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Revolutionizing Anniversaries

April 8, 2019 • History Factory

This month’s excerpt from Founder and CEO Bruce Weindruch’s book, Start with the Future and Work Back, looks at how History Factory revolutionized the way that companies approach major anniversaries or milestones.

More often than not, corporate anniversaries provide clients with a unique opportunity to take stock of where they’ve been and where they are going. Anniversaries are natural crossroads, a bridge between the past and the future that allows Start with the Future and Work Back to reveal its full potential.

We’ve worked on highly integrated corporate anniversaries for clients in just about every industry you can think of, from consumer goods, pharmaceuticals and financial services to retail, technology and business services. Today, corporate anniversaries are viewed almost universally as opportunities to drive growth and achieve key objectives. But things were far different in the early 1980s.

At that time, there was a prevailing attitude among corporations that their anniversaries had to be internal affairs. Most organizations were content simply to throw anniversary-themed parties and manufacture commemorative tchotchkes rather than use their birthdays to meet concrete objectives.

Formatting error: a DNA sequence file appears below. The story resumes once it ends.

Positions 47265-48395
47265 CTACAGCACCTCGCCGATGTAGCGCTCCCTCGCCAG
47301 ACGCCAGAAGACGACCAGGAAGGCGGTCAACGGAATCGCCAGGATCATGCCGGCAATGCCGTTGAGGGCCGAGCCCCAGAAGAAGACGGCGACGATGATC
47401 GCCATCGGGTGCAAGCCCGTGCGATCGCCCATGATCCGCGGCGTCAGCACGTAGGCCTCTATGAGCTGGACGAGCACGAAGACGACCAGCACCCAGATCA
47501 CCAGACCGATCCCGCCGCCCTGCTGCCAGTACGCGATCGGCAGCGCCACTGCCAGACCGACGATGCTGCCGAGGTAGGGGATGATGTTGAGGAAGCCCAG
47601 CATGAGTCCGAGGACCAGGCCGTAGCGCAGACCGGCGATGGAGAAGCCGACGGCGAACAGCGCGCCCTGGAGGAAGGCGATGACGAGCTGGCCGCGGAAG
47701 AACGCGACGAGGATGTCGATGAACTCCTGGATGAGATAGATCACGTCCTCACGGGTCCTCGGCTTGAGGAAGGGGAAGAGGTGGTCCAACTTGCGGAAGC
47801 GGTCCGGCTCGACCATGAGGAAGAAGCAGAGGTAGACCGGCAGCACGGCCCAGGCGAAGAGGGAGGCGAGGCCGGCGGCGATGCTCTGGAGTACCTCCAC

These early programs simply honored the past instead of leveraging it for the benefit of the company. And that bothered me.

As a student of business history, I knew that anniversaries held far more potential. All I had to do was dig through the archives we were curating and I would read, in detail, about how some of America’s most prestigious companies had chosen to celebrate their anniversaries in the past.


Throughout much of the 20th century, corporate anniversaries were about driving results, not giving away free stuff. So we began pushing our clients, ever so gently, to remember the importance of Start with the Future and Work Back.


The strength of our argument began to change when we developed our own set of performance-based metrics. This was in the early 1980s, well before the Internet had taken off, so all we offered were rudimentary metrics, but they were important nonetheless.

In those days, we would measure things like how often an anniversary provided face time for a CEO and his people. We’d look at how many anniversary books were accepted by school libraries, as well as how many people actually showed up to watch a particular corporate anniversary video.

In essence, we created metrics to prove that our integrated programs could provide greater return on investment than a few internal parties and a free paperweight or two.

In time, we proved our case.

To continue reading, purchase Bruce’s book here.


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